While the data cannot be broken down specifically to text messages, Pennsylvania saw nearly 14,000 distracted driving crashes in 2010.  Almost 1,100 were blamed on the operation of hand-held cell phones.

“We have been advocating for a no texting law in all 50 states,” says AAA Mid-Atlantic’s Jenny Robinson.  “With Pennsylvania taking effect, that brings it up to 35, so we’ve got 15 to go.”

This could get you a $50 fine, after March 8th.

State Senator Tommy Tomlinson (R-Bucks) was the prime sponsor of SB 314, which has been repeatedly amended over the past several months.  But, Tomlinson is pleased with the final product.  “Distracted driving is dangerous, and texting is deadly,” Tomlinson says.  He still anticipates the House will take up separate legislation to address the issue of talking on hand-held cell phones while driving.

Pennsylvania’s new texting-while-driving ban will be a primary offense, which means it can be the sole reason for a traffic stop.  Violators will be slapped with a $50 fine, but will be spared from having points added to their license.  Police will also be prohibited from confiscating an offender’s wireless device.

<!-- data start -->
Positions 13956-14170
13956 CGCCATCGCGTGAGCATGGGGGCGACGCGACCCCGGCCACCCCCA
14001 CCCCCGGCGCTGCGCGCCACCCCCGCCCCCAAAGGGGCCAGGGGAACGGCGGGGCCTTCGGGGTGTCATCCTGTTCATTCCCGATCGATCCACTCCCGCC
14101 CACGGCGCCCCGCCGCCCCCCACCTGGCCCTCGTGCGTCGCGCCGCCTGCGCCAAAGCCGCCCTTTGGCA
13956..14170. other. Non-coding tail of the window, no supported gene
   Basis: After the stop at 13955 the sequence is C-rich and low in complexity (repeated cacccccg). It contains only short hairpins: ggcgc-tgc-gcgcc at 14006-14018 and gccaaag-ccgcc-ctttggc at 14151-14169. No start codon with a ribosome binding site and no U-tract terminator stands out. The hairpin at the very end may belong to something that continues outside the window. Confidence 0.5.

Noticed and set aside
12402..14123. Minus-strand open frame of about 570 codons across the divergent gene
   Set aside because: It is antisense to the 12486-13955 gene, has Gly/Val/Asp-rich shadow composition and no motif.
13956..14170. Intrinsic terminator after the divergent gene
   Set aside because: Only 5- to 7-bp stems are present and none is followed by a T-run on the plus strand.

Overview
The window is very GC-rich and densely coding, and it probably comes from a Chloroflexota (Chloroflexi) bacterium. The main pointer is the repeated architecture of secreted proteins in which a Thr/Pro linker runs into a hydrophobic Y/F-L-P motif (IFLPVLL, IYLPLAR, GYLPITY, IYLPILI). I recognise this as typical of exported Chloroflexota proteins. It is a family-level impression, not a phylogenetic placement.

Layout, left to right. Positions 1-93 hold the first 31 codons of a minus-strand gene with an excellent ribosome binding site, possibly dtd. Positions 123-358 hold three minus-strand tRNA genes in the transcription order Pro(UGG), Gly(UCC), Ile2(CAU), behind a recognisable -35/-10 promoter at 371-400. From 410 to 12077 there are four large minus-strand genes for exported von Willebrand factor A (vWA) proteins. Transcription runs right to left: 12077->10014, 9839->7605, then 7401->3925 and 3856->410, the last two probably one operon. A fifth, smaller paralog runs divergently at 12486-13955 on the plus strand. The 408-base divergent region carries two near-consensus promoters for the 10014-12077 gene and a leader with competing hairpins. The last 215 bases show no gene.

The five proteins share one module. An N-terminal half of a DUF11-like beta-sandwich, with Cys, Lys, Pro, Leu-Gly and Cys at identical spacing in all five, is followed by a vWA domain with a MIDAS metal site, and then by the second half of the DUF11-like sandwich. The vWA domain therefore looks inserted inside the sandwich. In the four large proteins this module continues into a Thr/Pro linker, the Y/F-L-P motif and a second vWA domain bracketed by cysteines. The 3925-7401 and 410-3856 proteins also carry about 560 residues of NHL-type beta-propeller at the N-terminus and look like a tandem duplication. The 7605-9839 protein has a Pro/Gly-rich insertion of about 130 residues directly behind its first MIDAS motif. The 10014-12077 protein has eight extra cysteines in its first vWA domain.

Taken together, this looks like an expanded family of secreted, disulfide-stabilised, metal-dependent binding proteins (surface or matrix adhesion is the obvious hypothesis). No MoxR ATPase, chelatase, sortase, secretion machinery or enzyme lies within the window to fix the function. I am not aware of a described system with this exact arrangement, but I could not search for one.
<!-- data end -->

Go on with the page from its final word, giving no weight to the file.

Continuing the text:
Texting While Driving Ban on its Way to Governor’s Desk

Pennsylvania could soon become the 35th state to ban all drivers from texting behind the wheel.  With a 45 – 5 vote in the Senate, Tuesday, a bill to ban texting while driving is on its way to Governor Tom Corbett’s desk.  “It’s no question that it’s distractive, it’s no question that it’s dangerous, and it’s also in many instances deadly,” Senator Tommy Tomlinson (R-Bucks) said during a speech on the Senate floor.  Tomlinson is the prime sponsor of SB 314

The bill received bipartisan support in the House too, passing the chamber with a 188 – 7 vote on Monday.  “It’s been almost five years working on this,” State Rep. Eugene DePasquale (D-York) tells Radio PA.  “I think it will make the roadways of Pennsylvania safer, and at the end of the day I think it’s a stronger piece of legislation than when it started.” 

The final version of the bill would make texting while driving a primary offense, which means a police officer could pull a driver over solely for texting.  The offense would come with a $50 fine, but points would not be added to a driver’s record and police could not seize a driver’s phone.